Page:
Star Cops follows Nathan Spring and the rest of his multinational team of the International Space Police (Star Cops) as they work to establish the Star Cops and solve whatever crimes come their way. Operating in a relatively accurately realised hard SF, near-future, space environment, many of the cases that the Star Cops investigate arise from opportunities for new crimes presented by the technologically advanced future society the series depicts and from the hostile frontier nature of the environment that the Star Cops live in.
Galactica 1980 (Jan 1980 - May 1980)
Set 30 years after Battlestar Galactica, the Galactica is guided by the mysterious teenage genius prodigy Dr. Zee. Adama, sporting a hideously fake beard, remains in command of the fleet, with Col. Boomer his second in command. Upon realizing Earth of 1980 cannot face the Cylons, and hearing Zee's warning that the Cylons followed them, Adama turns the fleet away, sending his grandson Troy (the grown up Boxey) and his wingman Dillon to explore Earth and aid in speeding up its technological development. They are helped by a reporter named Jamie Hamilton, and new technology such as personal cloaking shields and flying motorcycles.
Buck Rogers in the 25th Century (Sep 1979 - Apr 1981)
In the year 1987, Air Force captain William "Buck" Rogers tests the Ranger 3 spacecraft. His flight was to last only 5 months, but a meteor storm damages his life-support systems, freezing him solid, and casts Ranger 3 into an orbit which returns it to Earth--over 500 years later. Soon after Buck departs, Earth is devastated by a nuclear war caused by a renegade group of U.S. military officers. In 2491, Buck, who has survived due to the freezing, is revived and tries to adjust to life on 25th-century post-nuclear Earth. In the second season, Buck joins the crew of the Searcher, a starship dispatched to locate former Earth colonies in deep space.
Battlestar Galactica (Sep 1978 - Apr 1979)
When the 12 Colonies of Man are wiped out by a cybernetic race called the Cylons, Commander Adama (Lorne Greene) and the crew of the battlestar Galactica lead a ragtag fleet of human survivors in search of a "mythical planet" called Earth.
Blake's 7 (Jan 1978 - Dec 1981)
Seven very different individuals with one common connection: they are all escaped prisoners sentenced to live out the rest of their lives on Cygnus Alpha, a barren and sparsely populated prison planet far from Earth, by a corrupt totalitarian government known as the Terran Federation. Blake, a former resistance leader who had his memories suppressed by the Federation, must now try to hold together his assorted crew of criminals and others. They have control over a very powerful, but mysterious spaceship they call the Liberator. Together they try to bring down the corrupt and tyrannical Federation.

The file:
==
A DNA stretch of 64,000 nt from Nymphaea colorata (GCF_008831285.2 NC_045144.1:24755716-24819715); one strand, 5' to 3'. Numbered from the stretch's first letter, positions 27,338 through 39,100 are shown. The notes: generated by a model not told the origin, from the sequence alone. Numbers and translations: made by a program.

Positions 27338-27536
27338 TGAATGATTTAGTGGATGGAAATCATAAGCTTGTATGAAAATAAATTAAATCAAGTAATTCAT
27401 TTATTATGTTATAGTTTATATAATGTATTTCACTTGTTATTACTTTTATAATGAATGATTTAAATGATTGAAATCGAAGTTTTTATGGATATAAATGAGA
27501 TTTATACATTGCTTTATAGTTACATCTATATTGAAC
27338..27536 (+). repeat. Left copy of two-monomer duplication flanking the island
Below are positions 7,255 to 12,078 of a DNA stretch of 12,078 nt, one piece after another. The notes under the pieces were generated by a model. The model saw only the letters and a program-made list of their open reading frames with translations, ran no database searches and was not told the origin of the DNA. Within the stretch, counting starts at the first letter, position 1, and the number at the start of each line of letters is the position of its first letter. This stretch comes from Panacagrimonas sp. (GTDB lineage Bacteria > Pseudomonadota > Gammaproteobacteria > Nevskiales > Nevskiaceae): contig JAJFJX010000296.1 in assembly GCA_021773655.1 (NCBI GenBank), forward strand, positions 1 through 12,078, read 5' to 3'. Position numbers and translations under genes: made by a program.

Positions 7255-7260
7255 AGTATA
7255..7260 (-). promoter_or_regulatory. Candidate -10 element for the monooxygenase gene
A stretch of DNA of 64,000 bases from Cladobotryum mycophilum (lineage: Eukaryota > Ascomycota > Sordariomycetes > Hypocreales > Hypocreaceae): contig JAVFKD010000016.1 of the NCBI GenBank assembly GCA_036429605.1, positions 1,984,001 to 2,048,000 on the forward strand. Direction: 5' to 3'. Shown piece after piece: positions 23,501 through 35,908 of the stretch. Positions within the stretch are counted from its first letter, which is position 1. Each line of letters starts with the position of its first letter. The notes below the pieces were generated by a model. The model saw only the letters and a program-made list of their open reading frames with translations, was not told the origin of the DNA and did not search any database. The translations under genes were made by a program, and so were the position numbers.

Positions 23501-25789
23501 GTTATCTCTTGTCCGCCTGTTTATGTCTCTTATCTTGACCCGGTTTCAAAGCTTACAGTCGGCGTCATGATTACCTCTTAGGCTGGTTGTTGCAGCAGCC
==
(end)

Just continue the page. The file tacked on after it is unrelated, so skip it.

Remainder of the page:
Planet of the Apes (Sep 1974 - Dec 1974)
Astronauts Alan Virdon and Pete Burke are thrown 1100 years forward in time to 3085 AD to find evolved apes have become the dominant species and humans their apathetic slaves. Feared by the ape authorities, their plight turns the head of a promising young chimpanzee named Galen, who adopts the heretical idea that maybe humans aren't a lower species and can co-exist with apes as equals. As the three struggle to survive life on the run, a bond of friendship grows between them like an intricate tapestry woven right before our eyes, a multi-threaded miracle born of compassion, respect, and the desire to replace fear with understanding. The series is loosely tied to the original movie series, reusing some footage and the ape makeup (albeit on a lower budget).
Star Trek: The Original Series (Sep 1966 - Jun 1969)
Star Trek was an influential science fiction television series created by Gene Roddenberry that followed the adventures of the crew of the starship U.S.S. Enterprise. The show began with the production of the 1964 pilot "The Cage". "The Cage" featured Jeffrey Hunter as Enterprise captain Christopher Pike. The pilot was rejected by NBC executives as being too cerebral. In order to demonstrate the action-adventure potential of the series, another pilot entitled "Where No Man Has Gone Before" was produced. Replacing Jeffrey Hunter as Enterprise captain was William Shatner who starred as Captain James T. Kirk. The new pilot also starred Leonard Nimoy as Mr. Spock who was the only character to return from the original pilot after NBC's rejection of "The Cage". Response to the second, action-oriented, pilot was good and NBC gave the go ahead to the series.
The story revolves around a futuristic theme park staffed by robots that can help guests live out their fantasies. The park breaks down, however, and two guests taking a Wild West adventure find themselves stalked by a gun-slinging android.